ADHD (Attention Deficit Hyperactivity Disorder) is a very common disorder which affects children and adults. October is ADHD awareness month and is an opportunity to promote awareness and raise the profile of the disorder across Wales and the rest of the UK.
What is ADHD?
ADHD is a condition where someone has lots of energy but difficulty concentrating. People with ADHD may also find it difficult to control want your say and do. For example, they may do things impulsively and speak without thinking first. Symptoms of the condition usually start very early in life, often before the age of 6.
Unfortunately, we do not know what exactly causes someone to have ADHD. However, there is some research to suggest that is runs in families and could be to do with how the chemicals in your brain work. People can also start to experience ADHD if they have overcome a difficult experience.
Supporting a child with adhd
Around 1 in 3 people who are diagnosed with ADHD as a child will grow out of the condition and will not require treatment as adults.
Those who do receive treatment tailored to their needs will often see benefits in their learning, friendships, and employability, as they understand how best to cope and adapt.
ADHD can only be diagnosed by a specialist (child psychiatrist or paediatrician) after an assessment. The assessment involves monitoring and observing a child’s behaviour at home and school. It can sometimes include using computerised tests.
If your child is diagnosed with ADHD, the observations made by specialists help in creating a support plan that aims to ensure your child can achieve their full potential. So, how can you help your child?
Go to your child’s GP or school
Your child’s GP and school will be able to support you and your child. They will help you in getting a diagnosis, something which is often needed to see improvement.
Address ADHD with your family
It is important that all family members are aware of what is going on as this can help normalise it. Try your best to keep a balance of attention on other family members and not just on your child.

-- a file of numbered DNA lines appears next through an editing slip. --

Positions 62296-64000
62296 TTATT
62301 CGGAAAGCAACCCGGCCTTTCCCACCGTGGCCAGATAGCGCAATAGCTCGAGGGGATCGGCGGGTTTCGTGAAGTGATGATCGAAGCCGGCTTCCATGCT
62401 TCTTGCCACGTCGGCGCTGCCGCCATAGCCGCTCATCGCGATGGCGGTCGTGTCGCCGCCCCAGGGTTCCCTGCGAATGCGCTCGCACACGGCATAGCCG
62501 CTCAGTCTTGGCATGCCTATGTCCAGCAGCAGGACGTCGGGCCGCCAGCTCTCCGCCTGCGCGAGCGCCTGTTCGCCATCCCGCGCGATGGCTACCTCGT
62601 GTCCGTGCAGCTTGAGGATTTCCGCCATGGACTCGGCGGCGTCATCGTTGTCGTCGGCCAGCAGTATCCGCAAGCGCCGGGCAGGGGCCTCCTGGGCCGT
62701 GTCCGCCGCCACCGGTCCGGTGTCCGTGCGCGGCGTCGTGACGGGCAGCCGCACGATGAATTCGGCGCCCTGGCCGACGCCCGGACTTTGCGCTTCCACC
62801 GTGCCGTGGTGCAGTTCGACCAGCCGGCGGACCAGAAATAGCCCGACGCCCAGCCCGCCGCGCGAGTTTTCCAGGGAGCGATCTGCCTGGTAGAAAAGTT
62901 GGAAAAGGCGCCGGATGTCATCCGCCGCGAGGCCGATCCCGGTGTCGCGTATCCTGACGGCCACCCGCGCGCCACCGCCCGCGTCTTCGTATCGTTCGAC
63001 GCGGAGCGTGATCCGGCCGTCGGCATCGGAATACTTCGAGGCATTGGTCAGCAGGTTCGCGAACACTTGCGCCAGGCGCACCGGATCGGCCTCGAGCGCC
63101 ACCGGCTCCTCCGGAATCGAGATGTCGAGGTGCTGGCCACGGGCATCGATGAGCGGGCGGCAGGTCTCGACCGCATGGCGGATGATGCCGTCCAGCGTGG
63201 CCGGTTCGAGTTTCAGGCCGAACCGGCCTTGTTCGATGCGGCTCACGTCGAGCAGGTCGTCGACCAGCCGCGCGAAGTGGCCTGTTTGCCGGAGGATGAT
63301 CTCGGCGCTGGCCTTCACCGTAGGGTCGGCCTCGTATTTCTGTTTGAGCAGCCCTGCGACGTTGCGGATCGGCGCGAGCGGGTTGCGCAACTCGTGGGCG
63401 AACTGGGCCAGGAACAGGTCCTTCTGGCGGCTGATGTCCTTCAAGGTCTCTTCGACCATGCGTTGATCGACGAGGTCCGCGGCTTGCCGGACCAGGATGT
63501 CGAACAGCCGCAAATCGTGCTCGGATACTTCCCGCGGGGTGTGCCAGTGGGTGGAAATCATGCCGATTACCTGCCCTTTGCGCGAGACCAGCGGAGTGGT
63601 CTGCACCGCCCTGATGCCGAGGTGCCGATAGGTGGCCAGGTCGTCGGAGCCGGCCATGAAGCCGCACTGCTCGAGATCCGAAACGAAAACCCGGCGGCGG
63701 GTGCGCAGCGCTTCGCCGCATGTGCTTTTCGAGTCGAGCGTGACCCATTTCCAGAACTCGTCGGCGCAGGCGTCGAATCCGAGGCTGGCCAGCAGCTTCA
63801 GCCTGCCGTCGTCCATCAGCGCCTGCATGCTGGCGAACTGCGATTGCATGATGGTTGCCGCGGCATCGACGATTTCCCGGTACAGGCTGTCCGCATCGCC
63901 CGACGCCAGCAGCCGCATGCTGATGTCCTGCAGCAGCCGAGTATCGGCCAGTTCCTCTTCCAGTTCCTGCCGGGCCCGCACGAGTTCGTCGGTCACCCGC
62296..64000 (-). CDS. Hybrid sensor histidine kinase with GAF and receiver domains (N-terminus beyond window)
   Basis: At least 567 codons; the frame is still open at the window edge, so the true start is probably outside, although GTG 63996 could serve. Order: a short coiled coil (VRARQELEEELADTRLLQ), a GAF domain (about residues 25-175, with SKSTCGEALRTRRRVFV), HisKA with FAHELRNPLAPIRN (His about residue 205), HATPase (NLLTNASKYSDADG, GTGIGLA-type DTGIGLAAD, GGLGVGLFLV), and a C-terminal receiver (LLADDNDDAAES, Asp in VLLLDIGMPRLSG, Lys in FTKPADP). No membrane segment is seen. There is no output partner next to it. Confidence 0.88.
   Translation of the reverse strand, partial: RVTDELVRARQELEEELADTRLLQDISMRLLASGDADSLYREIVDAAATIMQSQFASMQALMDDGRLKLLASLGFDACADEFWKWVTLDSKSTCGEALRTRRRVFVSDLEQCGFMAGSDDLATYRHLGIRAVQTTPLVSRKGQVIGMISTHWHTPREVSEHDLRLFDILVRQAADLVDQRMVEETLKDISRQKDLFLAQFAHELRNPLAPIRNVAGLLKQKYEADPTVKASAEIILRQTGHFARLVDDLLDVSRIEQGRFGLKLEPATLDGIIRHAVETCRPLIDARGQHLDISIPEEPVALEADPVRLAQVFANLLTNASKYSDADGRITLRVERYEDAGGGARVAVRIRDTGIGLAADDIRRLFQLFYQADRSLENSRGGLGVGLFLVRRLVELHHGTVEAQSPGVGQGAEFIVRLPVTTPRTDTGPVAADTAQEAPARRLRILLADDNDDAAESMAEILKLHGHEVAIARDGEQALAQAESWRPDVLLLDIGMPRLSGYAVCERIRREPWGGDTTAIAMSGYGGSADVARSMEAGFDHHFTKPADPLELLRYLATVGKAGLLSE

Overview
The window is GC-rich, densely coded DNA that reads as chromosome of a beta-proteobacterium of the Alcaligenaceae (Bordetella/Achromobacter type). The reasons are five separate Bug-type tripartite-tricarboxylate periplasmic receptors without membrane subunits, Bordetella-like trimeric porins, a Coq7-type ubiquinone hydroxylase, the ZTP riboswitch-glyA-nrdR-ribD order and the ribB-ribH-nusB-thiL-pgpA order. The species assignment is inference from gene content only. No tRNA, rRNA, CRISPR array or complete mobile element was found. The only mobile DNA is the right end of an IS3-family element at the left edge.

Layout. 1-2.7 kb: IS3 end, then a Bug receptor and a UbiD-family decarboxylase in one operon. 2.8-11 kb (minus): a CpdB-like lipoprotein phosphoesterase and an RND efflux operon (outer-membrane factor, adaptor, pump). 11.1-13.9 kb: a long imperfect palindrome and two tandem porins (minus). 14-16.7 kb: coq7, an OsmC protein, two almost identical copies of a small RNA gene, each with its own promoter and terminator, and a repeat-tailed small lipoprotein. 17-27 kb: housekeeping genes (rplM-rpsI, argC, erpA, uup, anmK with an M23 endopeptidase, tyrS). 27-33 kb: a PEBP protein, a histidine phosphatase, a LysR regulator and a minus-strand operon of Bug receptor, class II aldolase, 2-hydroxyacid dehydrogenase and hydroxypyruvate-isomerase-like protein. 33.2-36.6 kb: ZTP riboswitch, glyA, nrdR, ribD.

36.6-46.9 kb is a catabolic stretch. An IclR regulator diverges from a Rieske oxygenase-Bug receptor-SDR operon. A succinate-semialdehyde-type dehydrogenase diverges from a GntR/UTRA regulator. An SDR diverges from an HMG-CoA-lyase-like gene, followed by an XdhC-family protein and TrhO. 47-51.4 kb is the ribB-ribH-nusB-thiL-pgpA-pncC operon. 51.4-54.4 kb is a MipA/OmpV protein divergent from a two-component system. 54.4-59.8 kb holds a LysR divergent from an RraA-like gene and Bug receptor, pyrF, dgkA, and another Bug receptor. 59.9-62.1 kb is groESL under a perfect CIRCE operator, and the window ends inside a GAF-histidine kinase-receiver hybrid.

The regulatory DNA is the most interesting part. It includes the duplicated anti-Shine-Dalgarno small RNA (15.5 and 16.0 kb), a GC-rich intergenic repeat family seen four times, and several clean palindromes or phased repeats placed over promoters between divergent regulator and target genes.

Try to help others avoid giving your child the bad reputation because of their actions. Remember, they do not know what they are doing wrong.
Although it may be difficult, maintain boundaries around behaviour that isn’t acceptable. Follow through on consequences.
All children, not just those with ADHD, need a healthy lifestyle. Help in making sure your child has a balanced diet, regular exercise, and consistent sleep routines.
Breaking things down for your child may help them. If you can make tasks smaller and simpler for them, they are more likely to understand. Try to get close to them, crouch down to their height, look directly at them and talk calmly and slowly.
Don’t forget to praise
Although you must be careful not to overpraise; praise your child when they have done what you asked them to, however small it may be.
Write helpful lists
Writing helpful lists for your child and those around you can act a reminder for your child to do certain things and for others to remember what is being asked of them.
Finding local support groups can really help you as a parent and your child. Some children with ADHD may not want to socialise with others. However, some may enjoy being around others who have the same energy levels as them. ADHD Connections are a support group for families affected with ADHD, click here to join the Facebook group for Bridgend parents.
Break activities down into manageable chunks
There are many sit-down times that are necessary when you are a child such as meals and homework. If you break down these sessions into small chunks of 15-20 minutes your child is more likely to complete them.
Avoid food additives and colourings
There is research and evidence to suggest that children with ADHD are partially sensitive to these. You can discuss this further with your GP or dietician if you are unsure.
Treatment for ADHD can help relieve the symptoms and reduce the day-to-day struggles. ADHD can be treated using medicine or therapy, but a combination of both is often recommended. If you want to talk through the treatments for ADHD then you can talk to your GP or read more about the condition here.